Please note Worcestershire Camera Club special interest groups (Digital Photography, Contemporary, Audio Visual, and Photography Development) are currently running online via Zoom.  Members signed up for notifications from the groups will receive emails with details of the meetings. 

Our well attended and lively February meeting proved to have many highlights.

Whilst aspects of the coronavirus pandemic ‘lockdown’ continued to feature strongly in the work by Geoff Hicks and Peter Young, other members explored a variety of subjects and expression.  David Hall’s set of people pictures from Myanmar were splendid and particularly apposite following the military coup in that country this week.  Stewart Bourne also featured observational portraits which, as Stewart described, possess the elusive quality of ‘otherness’. 

Weather conditions featured, especially in Eric Williams’ chilly series showing hoar frost.  In contrast, Judy Knights transported us to hot summer days in fragrant, busy, ‘confetti fields’; whilst Clive Haynes reminded us of how things used to be when, without care, we could gather together on a summer weekend to enjoy the Upton Blues Festival. 

Aspects of buildings featured in two sets: Bob Oakley’s ‘Monuments to Commerce’ illustrated what had become of onetime stolid landmark London bank-buildings, since repurposed as restaurants, bars or boutique hotels.  In contrast, Nigel Reader’s ‘Abandoned’, concentrated largely on windows to reveal how buildings quickly become degraded and overtaken by nature. Two sets were connected to ‘the sea’: Bob Train spent several days as a ‘supernumerary’ aboard container ship where he used his powers of observation to introduce us to a floating world where strict control is an everyday necessity.  Maddy Pennock’s ‘sea connection’ explored the graceful shapes, lines and forms of fishing nets.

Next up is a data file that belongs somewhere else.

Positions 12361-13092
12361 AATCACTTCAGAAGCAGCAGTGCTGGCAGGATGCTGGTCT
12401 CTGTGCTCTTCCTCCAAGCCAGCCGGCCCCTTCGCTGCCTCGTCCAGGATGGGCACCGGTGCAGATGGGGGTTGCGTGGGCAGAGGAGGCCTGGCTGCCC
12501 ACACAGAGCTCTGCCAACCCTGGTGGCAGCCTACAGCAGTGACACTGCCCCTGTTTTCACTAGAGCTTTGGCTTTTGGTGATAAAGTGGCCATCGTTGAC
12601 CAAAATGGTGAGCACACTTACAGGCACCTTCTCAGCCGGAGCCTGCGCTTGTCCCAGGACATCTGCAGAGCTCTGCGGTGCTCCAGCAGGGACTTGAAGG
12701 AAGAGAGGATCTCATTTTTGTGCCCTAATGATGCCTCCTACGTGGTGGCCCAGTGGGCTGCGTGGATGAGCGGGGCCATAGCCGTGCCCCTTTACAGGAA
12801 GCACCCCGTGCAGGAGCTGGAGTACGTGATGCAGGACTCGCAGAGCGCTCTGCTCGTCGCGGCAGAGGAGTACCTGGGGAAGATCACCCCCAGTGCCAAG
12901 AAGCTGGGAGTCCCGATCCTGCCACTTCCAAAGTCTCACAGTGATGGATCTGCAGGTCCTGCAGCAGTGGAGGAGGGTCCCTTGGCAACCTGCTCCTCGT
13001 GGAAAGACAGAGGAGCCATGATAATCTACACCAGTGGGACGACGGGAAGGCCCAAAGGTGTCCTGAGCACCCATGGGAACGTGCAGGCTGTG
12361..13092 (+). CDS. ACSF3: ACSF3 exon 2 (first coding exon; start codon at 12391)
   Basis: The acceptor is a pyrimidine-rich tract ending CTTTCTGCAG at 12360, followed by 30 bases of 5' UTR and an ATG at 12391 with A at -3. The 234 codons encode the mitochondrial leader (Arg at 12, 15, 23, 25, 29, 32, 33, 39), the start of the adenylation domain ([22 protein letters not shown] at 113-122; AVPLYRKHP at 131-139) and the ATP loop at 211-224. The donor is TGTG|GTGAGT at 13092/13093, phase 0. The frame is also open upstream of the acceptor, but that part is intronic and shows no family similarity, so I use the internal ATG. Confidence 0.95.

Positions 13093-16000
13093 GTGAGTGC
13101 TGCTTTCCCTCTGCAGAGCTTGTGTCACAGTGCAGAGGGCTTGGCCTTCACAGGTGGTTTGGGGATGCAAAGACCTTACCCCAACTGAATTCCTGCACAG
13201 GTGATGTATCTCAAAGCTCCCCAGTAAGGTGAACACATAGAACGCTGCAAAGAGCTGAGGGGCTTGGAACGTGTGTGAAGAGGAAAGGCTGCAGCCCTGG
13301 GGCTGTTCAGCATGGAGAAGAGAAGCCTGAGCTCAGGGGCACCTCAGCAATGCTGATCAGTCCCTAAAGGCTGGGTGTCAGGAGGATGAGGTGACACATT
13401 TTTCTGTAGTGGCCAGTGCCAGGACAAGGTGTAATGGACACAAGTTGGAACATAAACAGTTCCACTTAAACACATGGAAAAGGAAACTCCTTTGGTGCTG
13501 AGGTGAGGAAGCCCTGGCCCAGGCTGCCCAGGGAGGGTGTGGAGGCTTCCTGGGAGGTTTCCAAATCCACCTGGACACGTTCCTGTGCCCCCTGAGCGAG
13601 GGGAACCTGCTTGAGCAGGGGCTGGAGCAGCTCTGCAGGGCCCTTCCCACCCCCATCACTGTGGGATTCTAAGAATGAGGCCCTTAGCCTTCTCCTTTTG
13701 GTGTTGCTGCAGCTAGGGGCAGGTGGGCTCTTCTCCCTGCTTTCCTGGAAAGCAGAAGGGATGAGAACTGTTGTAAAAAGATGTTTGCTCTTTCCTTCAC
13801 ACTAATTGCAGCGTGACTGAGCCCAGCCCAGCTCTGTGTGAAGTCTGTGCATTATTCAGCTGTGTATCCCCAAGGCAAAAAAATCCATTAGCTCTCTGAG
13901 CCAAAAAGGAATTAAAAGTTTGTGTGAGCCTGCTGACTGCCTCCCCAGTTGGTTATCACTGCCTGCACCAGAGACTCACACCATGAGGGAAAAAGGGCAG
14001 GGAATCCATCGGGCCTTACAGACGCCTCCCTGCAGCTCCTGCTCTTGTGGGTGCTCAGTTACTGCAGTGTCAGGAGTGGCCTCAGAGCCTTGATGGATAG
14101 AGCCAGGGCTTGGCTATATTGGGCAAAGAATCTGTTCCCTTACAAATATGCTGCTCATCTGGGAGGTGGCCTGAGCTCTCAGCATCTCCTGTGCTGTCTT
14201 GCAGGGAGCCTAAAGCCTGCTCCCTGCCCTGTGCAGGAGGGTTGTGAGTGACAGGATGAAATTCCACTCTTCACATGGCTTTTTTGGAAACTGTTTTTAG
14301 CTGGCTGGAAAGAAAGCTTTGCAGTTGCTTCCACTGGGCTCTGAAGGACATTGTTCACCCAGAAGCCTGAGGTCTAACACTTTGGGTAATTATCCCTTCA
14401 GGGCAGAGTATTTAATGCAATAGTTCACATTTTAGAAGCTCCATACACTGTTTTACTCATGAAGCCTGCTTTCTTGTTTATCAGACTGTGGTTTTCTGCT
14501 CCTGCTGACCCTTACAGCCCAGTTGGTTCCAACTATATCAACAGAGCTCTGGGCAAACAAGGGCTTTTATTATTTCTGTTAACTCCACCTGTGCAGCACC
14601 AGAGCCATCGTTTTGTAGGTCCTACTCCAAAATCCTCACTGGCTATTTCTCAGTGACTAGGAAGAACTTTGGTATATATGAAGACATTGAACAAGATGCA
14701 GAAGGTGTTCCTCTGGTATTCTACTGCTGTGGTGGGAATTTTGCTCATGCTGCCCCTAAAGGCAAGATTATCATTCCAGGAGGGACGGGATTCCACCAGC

Using both form and line, Richard Sarginson revealed how attractive and endlessly fascinating the world of fractals can be, whilst in simpler dimensions, Anne Burrows showed how the everyday phenomenon of refracted light from a window can produce beautiful patterns.  You just need eyes to see and be ready to respond.  Charles Ashton whisked us into the sky with his set of imaginative drone photos which concentrated upon shapes and patterns of land, river, wetlands and sources of alternative energy.

This month’s Issuu e-book contains the full set of members’ work for you to enjoy.  Here’s the link:  Viewpoint February 2021

The book is best viewed as 'Full Screen' - Click on the small square, bottom right of the Issuu page.

Our session format was slightly different this time as four CPG members were invited to take the lead with comments and interpretations with two groups of images each.  This was very successful, and we thank Maddy Pennock, Gill Haynes, Bob Oakley and Nigel Reader for their valuable insights. 

The two ‘outside sources’ featured this month had contrasting themes.  Frances F Denny’s ‘Portraits of Witches in America’ showed women who identify themselves as witches - and there are many varieties of them - in everyday settings.  And something very different, Mark Phillips’ documentary FRPS panel, eloquently compared sporting activities of youths in Cuba with their counterparts in New York.  Circumstances are different but the cohesion of the set was maintained by the similarities of activity and concentration. The juxtapositions, quirky angles and photo-opportunism are a delight.

Here are the links for you to explore.

Frances F. Denny: Witches in America

Mark Phillips